Baha’i superiority

In this post of the blog Baha’i Rants, Baquia complains about Baha’is taking an attitude of superiority toward other faiths. In the comments, I raised the question: well, isn’t such an attitude intrinsic to the Baha’i teachings – in the sense that the Baha’i Faith is relevant to our time and the other religions aren’t? Whereupon several Baha’i commenters insisted that that is not the case and there is absolutely no sense of superiority in the Baha’i writings.

Well, what about this?

First among the great principles revealed by Him [Baha’u’llah] is that of the investigation of reality. The meaning is that every individual member of humankind is exhorted and commended to set aside superstitious beliefs, traditions and blind imitation of ancestral forms in religion and investigate reality for himself. Inasmuch as the fundamental reality is one, all religions and nations of the world will become one through investigation of reality. The announcement of this principle is not found in any of the sacred Books of the past.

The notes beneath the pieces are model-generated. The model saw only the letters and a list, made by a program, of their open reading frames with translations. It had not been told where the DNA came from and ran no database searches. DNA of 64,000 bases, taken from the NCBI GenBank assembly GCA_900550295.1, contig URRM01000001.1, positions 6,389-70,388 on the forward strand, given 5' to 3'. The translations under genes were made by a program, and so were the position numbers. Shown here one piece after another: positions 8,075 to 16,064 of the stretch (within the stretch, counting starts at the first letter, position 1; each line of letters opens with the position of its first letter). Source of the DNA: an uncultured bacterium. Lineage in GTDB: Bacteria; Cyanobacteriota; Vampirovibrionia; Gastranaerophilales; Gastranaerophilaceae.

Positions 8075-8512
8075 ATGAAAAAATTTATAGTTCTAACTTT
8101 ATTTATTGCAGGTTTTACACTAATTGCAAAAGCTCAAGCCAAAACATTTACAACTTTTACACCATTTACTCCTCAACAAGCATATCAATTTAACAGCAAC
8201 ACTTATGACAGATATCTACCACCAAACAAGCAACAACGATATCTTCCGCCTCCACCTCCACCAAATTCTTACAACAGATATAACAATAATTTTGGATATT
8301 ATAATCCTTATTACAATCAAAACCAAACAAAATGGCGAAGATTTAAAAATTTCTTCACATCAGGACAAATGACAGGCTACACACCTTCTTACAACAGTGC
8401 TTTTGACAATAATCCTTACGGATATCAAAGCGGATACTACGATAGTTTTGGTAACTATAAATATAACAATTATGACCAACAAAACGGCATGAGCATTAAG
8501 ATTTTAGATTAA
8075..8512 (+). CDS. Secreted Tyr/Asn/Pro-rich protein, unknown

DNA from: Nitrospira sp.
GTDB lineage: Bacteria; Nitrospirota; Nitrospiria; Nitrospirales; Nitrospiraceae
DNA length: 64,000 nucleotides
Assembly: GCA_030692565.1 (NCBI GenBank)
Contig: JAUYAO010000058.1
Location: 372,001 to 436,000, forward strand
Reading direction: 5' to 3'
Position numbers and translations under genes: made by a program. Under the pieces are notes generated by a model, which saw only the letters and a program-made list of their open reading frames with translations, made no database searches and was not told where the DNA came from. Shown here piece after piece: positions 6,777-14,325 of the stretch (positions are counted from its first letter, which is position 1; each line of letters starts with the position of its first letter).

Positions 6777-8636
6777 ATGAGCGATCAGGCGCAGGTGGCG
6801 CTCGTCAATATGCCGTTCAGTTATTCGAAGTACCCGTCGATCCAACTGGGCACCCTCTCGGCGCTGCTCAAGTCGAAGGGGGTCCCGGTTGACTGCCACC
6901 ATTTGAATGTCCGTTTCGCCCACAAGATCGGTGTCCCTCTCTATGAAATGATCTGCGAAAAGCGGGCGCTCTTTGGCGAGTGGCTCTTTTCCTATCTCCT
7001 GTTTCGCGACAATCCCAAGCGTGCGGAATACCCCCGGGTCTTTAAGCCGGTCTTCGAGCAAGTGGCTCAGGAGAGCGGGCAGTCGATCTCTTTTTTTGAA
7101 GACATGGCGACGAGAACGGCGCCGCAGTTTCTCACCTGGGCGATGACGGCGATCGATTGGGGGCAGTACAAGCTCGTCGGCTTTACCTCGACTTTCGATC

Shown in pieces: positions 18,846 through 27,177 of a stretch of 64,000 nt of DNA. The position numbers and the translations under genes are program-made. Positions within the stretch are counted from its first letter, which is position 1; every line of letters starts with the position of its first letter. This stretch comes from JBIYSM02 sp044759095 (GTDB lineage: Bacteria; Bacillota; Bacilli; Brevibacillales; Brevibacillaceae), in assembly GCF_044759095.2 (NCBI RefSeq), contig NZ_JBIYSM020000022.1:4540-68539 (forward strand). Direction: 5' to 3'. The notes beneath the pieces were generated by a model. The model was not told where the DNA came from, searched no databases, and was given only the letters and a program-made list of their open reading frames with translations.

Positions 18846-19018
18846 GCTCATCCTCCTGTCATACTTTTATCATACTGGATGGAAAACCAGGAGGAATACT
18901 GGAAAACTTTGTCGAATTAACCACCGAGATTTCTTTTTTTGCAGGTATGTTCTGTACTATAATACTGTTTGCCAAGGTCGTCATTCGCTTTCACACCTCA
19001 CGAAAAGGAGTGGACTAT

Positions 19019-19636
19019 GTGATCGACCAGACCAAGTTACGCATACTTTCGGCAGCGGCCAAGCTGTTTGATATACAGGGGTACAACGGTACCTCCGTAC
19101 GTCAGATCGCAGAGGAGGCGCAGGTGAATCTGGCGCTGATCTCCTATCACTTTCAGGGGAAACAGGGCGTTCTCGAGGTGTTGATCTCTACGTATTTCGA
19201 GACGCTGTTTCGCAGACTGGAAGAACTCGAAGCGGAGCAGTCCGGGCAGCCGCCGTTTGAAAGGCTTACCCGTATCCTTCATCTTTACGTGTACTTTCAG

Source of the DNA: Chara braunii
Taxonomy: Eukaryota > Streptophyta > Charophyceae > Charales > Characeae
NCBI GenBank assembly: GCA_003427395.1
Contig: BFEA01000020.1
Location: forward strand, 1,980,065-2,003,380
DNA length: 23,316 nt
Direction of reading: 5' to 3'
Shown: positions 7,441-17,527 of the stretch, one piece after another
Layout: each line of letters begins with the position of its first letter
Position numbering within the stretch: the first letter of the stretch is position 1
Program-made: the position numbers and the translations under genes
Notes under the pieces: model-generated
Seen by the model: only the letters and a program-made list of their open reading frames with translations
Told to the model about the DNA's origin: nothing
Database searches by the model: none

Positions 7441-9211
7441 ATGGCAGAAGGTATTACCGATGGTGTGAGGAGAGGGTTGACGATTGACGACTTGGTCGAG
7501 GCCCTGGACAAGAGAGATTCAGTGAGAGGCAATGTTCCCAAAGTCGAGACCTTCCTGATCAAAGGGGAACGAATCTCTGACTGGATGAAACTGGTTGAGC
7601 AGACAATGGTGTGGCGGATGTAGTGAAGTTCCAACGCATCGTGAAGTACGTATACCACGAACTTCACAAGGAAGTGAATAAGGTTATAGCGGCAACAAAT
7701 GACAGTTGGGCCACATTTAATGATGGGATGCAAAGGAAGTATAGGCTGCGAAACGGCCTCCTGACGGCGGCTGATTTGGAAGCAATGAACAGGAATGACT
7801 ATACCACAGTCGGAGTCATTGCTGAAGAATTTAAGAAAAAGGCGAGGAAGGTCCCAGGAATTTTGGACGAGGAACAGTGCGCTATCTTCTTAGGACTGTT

That’s from The Promulgation of Universal Peace, page 433. This is an excerpt from a much longer passage. Abdu’l-Baha is explaining what is new about Baha’u’llah’s teachings, and he goes through a litany of concepts that are supposedly absent from other religions and only found in the revelation of Baha’u’llah. He makes some really preposterous and offensive statements, such as saying the Baha’i Faith is the only religion that forbids racism, that it’s the only one that says that faith should be in accordance with reason, and that it’s the only one that teaches that women should not be oppressed.

The flip side of Abdu’l-Baha’s statements is this: he’s insinuating that all other religions implicitly allow racism, obscurantism and the oppression of women. The only way to bring an end to these evils is by God bringing a new revelation, because the existing religions can do nothing about them.